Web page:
To the extent that Nieves argues that the court improperly subjected him to a statutory mandatory-minimum based on its drug-quantity findings, the record appears to show that the court actually imposed a sentence based purely on Guidelines considerations. As Ramírez–Negrón noted, Alleyne only applies where “the defendant has been convicted and sentenced under the aggravated version of the statute—that is, where an enhanced mandatory minimum applies.” Ramírez–Negrón, 751 F.3d at 49 (emphasis added). Although the district court in this case made a passing reference that the amount of drugs “is the minimum pursuant to the statutory minimum,” its actual sentencing decision was based purely on Guidelines considerations and the factors enumerated in 18 U.S.C. § 3553(a). See id. at 50. Indeed, even where the court made the drug quantity findings, it did so exclusively in the context of determining the defendant's base-offense level under the Guidelines. We are thus inclined to say that Alleyne does not even apply in this case.
In any event, we need not conclusively make that determination since, even assuming that Alleyne applies, no error occurred. Our decision in United States v. Acosta–Colón, 741 F.3d 179 (1st Cir.2013), is instructive. In that case, the jury, like the one in this case, made individualized findings that each defendant conspired to possess and distribute a specific quantity of drugs. The judge then utilized that precise number to determine the quantity of drugs the defendant was responsible for. Id. at 192. We found no error because “the jury's individualized drug-quantity findings still [the defendant's] cry that no individualized findings drove this part of the judge's sentencing decision.” Id.
As in Acosta–Colón, the district court here utilized a special verdict form requiring the jury to make certain drug-quantity findings. The form asked the jury, with respect to each drug type and each defendant, “Do you unanimously agree, by proof beyond reasonable doubt, that the quantity of substance containing a detectable amount of [drug] which the defendant conspired to posses with the intent to distribute was: [amount].” Since the jury did just that, the court acted appropriately in attributing that precise amount to Nieves.7
Accordingly, we affirm the appellants' convictions and sentences.
1. The background facts of the conspiracy and the defendants' roles in the conspiracy are relevant to Nieves' sufficiency of the evidence challenge. We therefore view them in the light most favorable to the jury verdict. See United States v. Burgos, 703 F.3d 1, 4 n. 1 (1st Cir.2012). We consider the remaining facts—those relevant to the remaining challenges that we discuss in this opinion—in a “balanced” manner. See United States v. Burgos–Montes, 786 F.3d 92, 99 (1st Cir.2015).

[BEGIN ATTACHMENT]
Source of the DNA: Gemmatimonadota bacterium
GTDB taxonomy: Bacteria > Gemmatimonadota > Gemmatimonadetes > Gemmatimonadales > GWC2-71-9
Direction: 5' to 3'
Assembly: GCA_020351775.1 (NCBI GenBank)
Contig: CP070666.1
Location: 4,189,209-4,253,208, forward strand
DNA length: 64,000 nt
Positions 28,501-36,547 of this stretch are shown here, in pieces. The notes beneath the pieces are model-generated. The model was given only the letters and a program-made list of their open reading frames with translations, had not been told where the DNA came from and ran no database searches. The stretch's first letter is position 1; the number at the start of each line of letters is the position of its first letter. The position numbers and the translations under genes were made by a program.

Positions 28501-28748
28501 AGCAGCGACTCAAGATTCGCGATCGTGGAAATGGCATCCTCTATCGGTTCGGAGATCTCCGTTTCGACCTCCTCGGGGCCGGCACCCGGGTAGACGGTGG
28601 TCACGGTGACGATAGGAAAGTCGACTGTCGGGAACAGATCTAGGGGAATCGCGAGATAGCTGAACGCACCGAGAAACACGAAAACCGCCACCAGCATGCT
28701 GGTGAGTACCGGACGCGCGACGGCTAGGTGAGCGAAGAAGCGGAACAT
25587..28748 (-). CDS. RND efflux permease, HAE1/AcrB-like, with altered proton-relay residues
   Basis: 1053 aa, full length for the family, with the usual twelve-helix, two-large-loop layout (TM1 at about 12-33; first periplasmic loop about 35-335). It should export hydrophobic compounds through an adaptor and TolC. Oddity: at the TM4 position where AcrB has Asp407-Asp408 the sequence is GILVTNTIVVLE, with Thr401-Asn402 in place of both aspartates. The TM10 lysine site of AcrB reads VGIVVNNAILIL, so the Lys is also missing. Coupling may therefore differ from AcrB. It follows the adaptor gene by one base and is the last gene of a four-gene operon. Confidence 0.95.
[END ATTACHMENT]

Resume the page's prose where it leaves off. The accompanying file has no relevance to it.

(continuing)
2. We have considered the remaining arguments and find them to be unpersuasive.
3. In addition to bypassing detailed discussion of several of the defendants' claims, we note the government's concern that the defendants improperly joined each others' appellate arguments and that each defendant failed to independently object at trial. In a closer case, these points could be fruitful. Here, we not need resolve these issues as defendants cannot succeed regardless of their validity.
4. Galán also points us to two state court cases to support his position. See Commonwealth v. Stewart, 13 N.E.3d 981 (Mass.2014); Harris v. State, 184 S.W.3d 801, 813 (Tex.App.2005). But, neither of those cases presented a factual background establishing that the officer's inferences were both obvious and reasonable.
5. The government also offers the good faith exception as a fall-back position. The clear absence of any error in the affidavit makes going down this potentially dubious path, see United States v. Leon, 468 U.S. 897, 922 n. 24 (1984), unnecessary.
6. We make one passing note respecting the court's special verdict form. That form implied that the jury needed to find the defendants not guilty beyond a reasonable doubt. We have recently admonished the use of this form in United States v. Rodríguez, 735 F.3d 1, 11–14 (1st Cir.2013). Nonetheless, we concluded in that case that its use did not constitute plain error. We have no reason to rule otherwise in this case.
7. Nieves also contends that the amount attributed to him was clearly erroneous. He is incorrect. The evidence was more than enough to both situate Nieves as part of the broad conspiracy and to connect him to the specific amount of drugs he could reasonably have foreseen as flowing through the conspiracy. Indeed, given the length of time that Nieves was involved in the conspiracy (seven years), and his significant role in it, the amount adopted by the jury (1 kilo of heroin, 50g of crack, 5 kilos of cocaine, 100 kilos of marijuana) was on the low end of what a reasonable fact-finder could have attributed to him.
HOWARD, Chief Judge.